Here are some incredible powers proteins possess:
- It might help in the prevention of allergies in later life.
- It will protect you against infectious bacteria like Salmonella and E. Coli.
- It will improve the absorption of iron.
- It will prevent the harmful growth of gut bacteria.
Fat is often considered a negative term but there are good fats and bad fats. We do have a complicated relationship with fat but guess what, they are one of the crucial nutritional elements for our bodies. Without them, we as young children will not be able to absorb nutrients and vitamins from our mother’s milk. One of the most important functions of fat in breastmilk is the promotion of healthy development of the brain in breastfeeding babies.
2. Other Nitty-gritty Details
Speaking of minerals and vitamins, the nutrition found in breastmilk is way more than just fats, proteins, carbohydrates, and calories. After all, human milk is the one responsible for tending to your baby’s nutritional needs until their weaning.
That being said, do remember that these minerals and proteins are not magically produced in the mother’s body. So, you need to consider increasing your intake of nutrients or even introducing supplements directly to your baby, under medical supervision. This includes:
Iodine is an important nutritional component that regulates the production of hormones. It is also the key nutrient passed from the mother to the infant via breastmilk. It is super easy for mothers to increase the iodine content in their bodies and their breastmilk by taking supplements. They could also boost iodine in their body by consuming foods that contain iodine.
Mothers with sufficient iron in their diets will need to add extra iron to their babies’ diets. Baby formulas, on the other hand, contain additional iron. So feeding both formula and breastmilk will help your child in lessening their need for additional iron. But, they will still be unlikely to get enough iron even from a combination diet of formula and breastmilk.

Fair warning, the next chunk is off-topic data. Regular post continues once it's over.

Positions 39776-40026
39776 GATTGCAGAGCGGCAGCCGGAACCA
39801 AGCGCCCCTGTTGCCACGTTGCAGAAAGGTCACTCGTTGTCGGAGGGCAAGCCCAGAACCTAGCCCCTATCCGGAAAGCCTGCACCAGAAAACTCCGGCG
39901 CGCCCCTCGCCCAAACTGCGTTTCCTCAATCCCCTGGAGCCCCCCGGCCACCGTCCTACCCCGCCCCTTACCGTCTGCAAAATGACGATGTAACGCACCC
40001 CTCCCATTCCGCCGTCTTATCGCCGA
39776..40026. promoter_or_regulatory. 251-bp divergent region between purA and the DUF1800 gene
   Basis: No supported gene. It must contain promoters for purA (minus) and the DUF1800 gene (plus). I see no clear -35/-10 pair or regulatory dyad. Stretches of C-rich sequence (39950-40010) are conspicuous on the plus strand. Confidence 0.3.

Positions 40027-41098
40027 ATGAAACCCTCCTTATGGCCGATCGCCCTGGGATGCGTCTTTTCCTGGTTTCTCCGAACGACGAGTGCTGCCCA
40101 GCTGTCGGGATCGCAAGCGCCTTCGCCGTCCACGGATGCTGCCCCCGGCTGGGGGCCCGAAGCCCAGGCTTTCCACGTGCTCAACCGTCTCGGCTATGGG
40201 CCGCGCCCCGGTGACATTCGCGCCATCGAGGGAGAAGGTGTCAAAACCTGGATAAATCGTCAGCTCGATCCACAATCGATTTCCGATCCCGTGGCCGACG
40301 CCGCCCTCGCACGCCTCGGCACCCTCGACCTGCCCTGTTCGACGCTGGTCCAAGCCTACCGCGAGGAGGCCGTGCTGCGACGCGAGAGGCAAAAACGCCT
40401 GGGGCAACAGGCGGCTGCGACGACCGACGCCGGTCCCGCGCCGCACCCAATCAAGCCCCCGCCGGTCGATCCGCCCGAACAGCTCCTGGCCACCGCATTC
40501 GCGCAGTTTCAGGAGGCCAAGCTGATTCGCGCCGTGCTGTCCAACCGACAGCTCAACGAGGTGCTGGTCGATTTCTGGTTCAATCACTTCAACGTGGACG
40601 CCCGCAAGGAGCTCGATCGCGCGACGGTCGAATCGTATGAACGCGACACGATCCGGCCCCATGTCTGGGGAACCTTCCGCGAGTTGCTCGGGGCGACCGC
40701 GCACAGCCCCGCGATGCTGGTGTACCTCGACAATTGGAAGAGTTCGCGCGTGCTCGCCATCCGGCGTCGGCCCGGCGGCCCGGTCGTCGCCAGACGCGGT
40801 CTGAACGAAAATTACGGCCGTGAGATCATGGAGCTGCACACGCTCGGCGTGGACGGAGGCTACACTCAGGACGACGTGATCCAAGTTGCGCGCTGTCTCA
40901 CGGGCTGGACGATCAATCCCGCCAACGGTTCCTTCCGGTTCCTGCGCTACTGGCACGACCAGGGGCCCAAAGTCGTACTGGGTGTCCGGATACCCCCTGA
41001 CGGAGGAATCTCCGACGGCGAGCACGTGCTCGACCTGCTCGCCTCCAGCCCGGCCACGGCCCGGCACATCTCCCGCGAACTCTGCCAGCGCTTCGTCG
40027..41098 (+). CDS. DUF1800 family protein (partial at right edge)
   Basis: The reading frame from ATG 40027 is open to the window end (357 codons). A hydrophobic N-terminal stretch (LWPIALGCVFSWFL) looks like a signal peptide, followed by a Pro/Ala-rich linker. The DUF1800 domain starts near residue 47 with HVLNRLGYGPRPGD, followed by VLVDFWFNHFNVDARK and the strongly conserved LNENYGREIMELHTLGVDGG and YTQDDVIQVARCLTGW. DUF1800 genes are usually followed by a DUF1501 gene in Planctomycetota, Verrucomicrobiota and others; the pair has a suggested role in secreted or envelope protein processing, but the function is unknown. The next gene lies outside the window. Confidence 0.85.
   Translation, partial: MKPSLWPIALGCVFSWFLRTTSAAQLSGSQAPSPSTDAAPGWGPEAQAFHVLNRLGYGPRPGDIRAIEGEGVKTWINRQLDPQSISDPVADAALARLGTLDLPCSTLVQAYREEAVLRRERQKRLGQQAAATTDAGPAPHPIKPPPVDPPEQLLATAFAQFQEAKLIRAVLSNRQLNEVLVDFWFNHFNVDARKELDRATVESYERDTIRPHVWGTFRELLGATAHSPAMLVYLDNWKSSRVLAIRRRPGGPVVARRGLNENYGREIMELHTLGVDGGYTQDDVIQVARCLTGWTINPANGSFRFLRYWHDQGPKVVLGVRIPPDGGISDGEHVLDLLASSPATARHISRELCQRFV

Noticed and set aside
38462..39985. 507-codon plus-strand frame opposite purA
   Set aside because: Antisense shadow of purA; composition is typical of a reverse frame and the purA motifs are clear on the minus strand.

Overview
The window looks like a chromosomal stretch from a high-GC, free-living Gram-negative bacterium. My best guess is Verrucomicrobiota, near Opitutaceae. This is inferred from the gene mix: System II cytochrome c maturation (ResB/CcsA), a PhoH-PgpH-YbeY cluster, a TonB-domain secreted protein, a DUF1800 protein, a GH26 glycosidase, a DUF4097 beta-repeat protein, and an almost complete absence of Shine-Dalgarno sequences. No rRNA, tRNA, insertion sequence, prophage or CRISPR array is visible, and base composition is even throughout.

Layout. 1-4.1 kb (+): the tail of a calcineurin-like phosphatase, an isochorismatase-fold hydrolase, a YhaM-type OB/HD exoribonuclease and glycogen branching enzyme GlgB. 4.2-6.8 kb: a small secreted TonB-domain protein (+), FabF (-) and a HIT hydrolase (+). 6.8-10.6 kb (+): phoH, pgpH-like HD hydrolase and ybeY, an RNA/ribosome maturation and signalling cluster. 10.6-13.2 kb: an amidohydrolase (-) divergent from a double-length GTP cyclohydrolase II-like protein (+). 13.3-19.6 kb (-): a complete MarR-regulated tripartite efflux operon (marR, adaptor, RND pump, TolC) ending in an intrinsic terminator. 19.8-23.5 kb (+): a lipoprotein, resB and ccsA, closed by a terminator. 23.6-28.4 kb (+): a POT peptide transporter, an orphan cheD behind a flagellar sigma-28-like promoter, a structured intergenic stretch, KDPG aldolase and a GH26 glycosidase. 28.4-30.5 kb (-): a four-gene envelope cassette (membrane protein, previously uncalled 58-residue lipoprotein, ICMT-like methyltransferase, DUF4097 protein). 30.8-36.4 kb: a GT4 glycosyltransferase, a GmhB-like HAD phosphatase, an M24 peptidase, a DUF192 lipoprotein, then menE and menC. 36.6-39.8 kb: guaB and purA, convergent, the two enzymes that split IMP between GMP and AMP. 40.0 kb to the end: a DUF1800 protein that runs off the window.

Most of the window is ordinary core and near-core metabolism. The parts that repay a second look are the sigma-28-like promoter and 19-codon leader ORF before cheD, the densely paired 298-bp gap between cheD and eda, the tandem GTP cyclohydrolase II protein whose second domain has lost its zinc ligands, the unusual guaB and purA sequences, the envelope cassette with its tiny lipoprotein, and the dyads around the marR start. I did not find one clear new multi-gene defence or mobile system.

There are countless vitamins in the human body but the most important ones are vitamins D and B12. Most people lack vitamin B12 in their diets which is why it is crucial for nursing mothers to keep a track of their diets and introduce this vitamin to them. Severe cases of vitamin B12 deficiency n babies are extremely rare but they result in side effects like hair and skin conditions, developmental delay, and anaemia. If you are a mother who avoids animal products, you are at a higher risk of B12 deficiency. You could boost your intake of B12-rich foods along with B12 supplements.
Vitamin D plays an important role in the development of bones which is why babies are at a higher risk of developing vitamin D deficiency. Even if you intake vitamin D-rich food as a nursing mother, you will be encouraged to administer vitamin D supplement drops directly to your child.
But of course, consult your doctor before introducing new supplements to your diet or any other major changes when you are breastfeeding.
The Bottom Line: Calories in Breastmilk
At the end of the day, you know how many calories are in breastmilk but what is the overall nutritional intake of your child? Keep a track of all the other minerals and vitamins that your baby requires instead of focusing on their calorie intake. What matters is you deeply understand as well as appreciate what your breastmilk has to offer.